Low Vitamin D Linked to Poorer Outcomes in Lung Recipients

Vitamin D deficiency linked to increased rates of acute rejection, infection, death at one year

THURSDAY, May 3 (HealthDay News) -- For lung transplant recipients, 25-hydroxyvitamin D (25[OH]D) deficiency is associated with increased incidence of acute rejection and infection, and deficiency at one year after transplant is linked with increased mortality, according to a study published online March 5 in The Journal of Heart and Lung Transplantation.

To investigate the correlation between vitamin D levels and outcomes after lung transplant, Erin M. Lowery, M.D., from the Loyola University Medical Center in Maywood, Ill., and colleagues reviewed data from a cohort of 102 lung transplant recipients. All participants had 25(OH)D levels drawn within 100 days before or after transplant.

The researchers found that, in the near-transplant period, 80 percent of lung transplant recipients were 25(OH)D deficient and 20 percent were not deficient. Compared with the non-deficient group, the deficient group experienced more frequent episodes of acute cellular rejection (mean, 1.27 versus 0.52), had a higher rejection rate (incident rate ratio [IRR], 2.43), and experienced more frequent infectious episodes (mean, 4.01 versus 2.71). Patients who remained deficient at one year post-transplant had a significantly higher mortality rate than those who were not 25(OH)D deficient (IRR, 4.79).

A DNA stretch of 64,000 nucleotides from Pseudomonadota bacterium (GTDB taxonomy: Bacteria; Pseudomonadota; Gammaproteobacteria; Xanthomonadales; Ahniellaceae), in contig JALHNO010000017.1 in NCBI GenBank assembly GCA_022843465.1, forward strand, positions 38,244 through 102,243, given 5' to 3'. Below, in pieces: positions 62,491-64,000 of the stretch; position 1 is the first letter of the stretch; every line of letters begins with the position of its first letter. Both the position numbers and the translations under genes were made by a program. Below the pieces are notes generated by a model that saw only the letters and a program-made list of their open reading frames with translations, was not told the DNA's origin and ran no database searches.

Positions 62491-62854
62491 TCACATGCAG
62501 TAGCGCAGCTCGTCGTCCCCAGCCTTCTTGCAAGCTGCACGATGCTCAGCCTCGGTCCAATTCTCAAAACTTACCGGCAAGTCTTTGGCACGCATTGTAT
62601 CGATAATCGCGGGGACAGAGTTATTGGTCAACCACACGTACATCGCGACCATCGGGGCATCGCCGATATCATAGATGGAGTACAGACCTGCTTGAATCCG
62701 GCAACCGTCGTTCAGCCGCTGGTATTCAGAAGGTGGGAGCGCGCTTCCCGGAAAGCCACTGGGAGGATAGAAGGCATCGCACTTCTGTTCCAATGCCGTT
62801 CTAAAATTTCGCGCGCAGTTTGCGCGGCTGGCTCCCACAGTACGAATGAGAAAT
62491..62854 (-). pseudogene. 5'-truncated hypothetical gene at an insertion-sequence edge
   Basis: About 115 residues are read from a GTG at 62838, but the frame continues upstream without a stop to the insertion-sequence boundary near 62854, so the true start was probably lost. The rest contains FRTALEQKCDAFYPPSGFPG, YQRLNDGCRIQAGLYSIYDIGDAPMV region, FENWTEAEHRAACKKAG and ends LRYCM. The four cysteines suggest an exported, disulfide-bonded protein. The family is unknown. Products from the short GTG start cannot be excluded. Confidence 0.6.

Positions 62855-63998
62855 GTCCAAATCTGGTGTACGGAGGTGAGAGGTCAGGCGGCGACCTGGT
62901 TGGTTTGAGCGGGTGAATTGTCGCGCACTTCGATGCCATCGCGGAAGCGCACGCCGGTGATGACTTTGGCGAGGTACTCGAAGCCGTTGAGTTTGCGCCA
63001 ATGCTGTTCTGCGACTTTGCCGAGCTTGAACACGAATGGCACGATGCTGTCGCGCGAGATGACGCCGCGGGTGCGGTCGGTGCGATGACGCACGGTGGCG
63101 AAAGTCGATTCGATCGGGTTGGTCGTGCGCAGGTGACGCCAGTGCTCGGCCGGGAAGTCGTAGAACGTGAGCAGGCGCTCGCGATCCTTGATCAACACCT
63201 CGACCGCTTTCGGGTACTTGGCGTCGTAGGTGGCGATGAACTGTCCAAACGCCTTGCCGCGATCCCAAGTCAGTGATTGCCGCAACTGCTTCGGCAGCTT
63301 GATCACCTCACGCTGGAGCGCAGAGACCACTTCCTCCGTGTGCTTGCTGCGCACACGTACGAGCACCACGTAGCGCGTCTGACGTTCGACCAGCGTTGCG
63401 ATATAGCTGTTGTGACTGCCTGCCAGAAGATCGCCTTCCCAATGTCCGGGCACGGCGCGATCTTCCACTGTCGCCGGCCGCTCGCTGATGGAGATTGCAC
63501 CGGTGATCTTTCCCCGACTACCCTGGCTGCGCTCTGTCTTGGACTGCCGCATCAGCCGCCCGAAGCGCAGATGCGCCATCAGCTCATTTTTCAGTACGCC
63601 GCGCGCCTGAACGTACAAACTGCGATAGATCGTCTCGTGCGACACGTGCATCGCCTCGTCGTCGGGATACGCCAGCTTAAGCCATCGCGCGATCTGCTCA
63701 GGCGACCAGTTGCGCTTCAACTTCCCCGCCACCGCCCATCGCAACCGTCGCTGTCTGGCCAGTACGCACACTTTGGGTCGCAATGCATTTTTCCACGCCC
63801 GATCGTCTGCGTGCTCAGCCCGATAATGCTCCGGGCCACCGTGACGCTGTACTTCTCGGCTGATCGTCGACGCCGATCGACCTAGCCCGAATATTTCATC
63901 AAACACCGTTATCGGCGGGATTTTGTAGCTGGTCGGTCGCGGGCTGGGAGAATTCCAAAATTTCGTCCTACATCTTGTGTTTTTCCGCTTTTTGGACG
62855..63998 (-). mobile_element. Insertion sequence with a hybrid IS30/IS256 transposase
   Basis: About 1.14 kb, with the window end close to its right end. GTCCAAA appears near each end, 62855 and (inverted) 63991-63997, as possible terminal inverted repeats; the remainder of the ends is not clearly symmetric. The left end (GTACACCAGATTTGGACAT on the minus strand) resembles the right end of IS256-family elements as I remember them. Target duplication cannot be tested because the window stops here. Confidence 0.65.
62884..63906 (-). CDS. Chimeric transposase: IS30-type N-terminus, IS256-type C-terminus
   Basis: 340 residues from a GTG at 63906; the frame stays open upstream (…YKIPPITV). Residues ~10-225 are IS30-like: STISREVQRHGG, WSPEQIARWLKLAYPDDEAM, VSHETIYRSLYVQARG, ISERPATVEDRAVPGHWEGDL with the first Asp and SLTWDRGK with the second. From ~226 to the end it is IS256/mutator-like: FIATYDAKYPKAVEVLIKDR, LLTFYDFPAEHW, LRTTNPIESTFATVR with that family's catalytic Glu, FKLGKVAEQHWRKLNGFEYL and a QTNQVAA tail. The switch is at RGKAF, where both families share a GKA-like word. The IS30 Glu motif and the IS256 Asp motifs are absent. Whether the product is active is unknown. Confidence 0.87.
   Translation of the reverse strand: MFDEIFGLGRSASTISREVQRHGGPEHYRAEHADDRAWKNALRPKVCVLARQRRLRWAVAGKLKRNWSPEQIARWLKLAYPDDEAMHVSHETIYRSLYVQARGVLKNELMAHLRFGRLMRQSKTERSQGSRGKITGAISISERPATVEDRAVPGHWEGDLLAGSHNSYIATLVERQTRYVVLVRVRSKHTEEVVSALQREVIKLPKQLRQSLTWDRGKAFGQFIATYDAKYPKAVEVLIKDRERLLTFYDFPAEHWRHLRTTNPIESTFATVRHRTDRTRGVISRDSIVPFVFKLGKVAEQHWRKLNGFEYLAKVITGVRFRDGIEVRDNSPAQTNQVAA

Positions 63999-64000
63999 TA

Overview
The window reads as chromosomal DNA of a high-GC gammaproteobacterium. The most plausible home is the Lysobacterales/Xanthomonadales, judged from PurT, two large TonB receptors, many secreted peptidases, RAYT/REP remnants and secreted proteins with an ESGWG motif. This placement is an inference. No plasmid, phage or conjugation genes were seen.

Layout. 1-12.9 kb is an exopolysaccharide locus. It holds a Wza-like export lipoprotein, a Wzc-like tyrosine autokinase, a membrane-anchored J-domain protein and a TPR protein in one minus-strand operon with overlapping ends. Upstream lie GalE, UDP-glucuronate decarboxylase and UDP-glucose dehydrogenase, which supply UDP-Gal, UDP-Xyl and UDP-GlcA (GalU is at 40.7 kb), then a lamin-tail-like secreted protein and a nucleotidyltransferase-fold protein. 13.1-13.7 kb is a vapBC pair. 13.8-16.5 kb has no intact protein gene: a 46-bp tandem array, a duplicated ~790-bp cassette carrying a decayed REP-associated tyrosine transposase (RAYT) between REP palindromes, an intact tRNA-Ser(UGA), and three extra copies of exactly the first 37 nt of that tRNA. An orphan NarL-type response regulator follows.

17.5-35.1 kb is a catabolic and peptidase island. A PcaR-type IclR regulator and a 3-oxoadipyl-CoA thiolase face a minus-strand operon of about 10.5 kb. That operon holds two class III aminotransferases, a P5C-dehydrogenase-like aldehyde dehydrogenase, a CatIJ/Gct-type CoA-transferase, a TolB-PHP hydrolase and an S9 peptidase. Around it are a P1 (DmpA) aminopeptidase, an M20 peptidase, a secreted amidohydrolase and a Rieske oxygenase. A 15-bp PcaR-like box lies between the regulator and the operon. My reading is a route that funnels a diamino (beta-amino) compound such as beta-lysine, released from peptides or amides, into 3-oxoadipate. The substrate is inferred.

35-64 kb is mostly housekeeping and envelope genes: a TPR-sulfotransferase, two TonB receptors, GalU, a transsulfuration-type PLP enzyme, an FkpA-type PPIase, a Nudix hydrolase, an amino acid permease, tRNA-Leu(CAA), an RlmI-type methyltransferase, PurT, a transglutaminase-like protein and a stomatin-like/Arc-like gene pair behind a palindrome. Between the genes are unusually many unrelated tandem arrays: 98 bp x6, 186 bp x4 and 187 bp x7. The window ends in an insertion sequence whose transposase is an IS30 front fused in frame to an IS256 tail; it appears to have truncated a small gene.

"We assert that there are multiple benefits to maintaining normal serum vitamin D levels in the lung transplant population, such as decreased frequency of acute rejection and infection and an overall survival benefit," the authors write.

Abstract
Full Text (subscription or payment may be required)

Copyright © 2012 HealthDay. All rights reserved.

Powered by

jQuery UI Accordion - Default functionality

For life-long learning and continuing professional development, come to Lippincott's NursingCenter.

Nursing Jobs Plus
Featured Jobs
Recommended CE Articles Recommended Nursing Articles

Meeting the Needs of Family Members of ICU Patients
Critical Care Nursing Quarterly, October/December 2014
Free access will expire on December 22, 2014.


Dealing with the specter of phantom limb pain
Nursing2014 , November 2014
Free access will expire on December 8, 2014.


The Power of Nursing Peer Review
JONA: Journal of Nursing Administration, November 2014
Free access will expire on December 8, 2014.


More Recommended Articles

Subscribe to Recommended Articles

Evidence Based Practice Skin Care Network NursingCenter Quick Links What’s Trending Events